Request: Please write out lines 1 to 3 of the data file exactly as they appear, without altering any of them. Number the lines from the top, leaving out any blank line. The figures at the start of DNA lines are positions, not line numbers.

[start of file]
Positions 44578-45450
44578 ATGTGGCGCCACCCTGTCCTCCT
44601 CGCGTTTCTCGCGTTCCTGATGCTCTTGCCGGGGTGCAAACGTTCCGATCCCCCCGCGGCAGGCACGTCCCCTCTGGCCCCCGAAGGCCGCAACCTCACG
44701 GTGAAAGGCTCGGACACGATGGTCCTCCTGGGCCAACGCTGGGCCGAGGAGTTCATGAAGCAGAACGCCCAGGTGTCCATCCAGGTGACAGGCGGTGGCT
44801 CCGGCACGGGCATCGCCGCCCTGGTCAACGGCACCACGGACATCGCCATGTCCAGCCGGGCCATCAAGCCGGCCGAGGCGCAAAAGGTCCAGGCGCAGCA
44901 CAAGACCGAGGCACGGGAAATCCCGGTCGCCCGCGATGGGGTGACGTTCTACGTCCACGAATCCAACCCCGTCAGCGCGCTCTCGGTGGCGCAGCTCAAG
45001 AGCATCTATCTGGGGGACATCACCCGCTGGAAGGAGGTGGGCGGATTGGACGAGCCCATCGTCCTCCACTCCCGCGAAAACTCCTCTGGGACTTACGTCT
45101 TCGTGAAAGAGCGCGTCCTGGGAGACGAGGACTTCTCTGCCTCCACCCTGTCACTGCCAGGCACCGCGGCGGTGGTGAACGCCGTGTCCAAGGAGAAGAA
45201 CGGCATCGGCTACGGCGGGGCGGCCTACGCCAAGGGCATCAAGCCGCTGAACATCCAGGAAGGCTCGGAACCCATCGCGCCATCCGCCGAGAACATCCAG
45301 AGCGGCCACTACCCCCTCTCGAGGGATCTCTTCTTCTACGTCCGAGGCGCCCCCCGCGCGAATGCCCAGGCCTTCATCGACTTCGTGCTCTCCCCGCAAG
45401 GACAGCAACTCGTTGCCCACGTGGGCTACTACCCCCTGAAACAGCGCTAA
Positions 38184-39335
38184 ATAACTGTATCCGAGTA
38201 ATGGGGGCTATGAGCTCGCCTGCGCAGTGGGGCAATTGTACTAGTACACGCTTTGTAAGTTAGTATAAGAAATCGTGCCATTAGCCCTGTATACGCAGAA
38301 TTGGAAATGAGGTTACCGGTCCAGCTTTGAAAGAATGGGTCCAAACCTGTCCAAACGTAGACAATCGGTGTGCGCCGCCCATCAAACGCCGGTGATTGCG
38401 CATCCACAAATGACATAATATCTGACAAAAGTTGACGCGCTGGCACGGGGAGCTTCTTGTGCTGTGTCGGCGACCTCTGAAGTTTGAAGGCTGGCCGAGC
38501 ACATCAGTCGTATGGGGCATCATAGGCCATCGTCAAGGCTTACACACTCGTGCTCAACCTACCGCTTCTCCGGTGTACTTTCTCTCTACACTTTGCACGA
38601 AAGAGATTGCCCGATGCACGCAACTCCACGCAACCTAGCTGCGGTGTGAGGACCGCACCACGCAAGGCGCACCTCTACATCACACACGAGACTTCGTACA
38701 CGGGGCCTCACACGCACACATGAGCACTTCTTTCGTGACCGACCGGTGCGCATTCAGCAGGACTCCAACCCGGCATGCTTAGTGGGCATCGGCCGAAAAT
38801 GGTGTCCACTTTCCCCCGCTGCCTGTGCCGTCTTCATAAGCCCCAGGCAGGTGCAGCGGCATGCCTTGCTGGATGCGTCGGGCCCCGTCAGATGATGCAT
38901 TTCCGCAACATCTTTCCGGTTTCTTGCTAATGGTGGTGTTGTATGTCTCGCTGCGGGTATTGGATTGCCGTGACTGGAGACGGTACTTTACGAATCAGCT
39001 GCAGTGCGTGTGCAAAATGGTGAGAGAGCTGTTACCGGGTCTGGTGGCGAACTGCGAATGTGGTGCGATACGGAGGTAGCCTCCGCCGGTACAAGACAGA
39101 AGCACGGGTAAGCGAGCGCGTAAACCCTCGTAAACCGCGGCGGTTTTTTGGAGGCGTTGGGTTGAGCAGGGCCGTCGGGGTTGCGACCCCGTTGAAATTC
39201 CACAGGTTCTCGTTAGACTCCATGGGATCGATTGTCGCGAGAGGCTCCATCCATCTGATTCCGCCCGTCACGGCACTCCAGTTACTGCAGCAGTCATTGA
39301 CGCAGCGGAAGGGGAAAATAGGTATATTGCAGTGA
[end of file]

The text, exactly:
Positions 44578-45450
44578 ATGTGGCGCCACCCTGTCCTCCT
44601 CGCGTTTCTCGCGTTCCTGATGCTCTTGCCGGGGTGCAAACGTTCCGATCCCCCCGCGGCAGGCACGTCCCCTCTGGCCCCCGAAGGCCGCAACCTCACG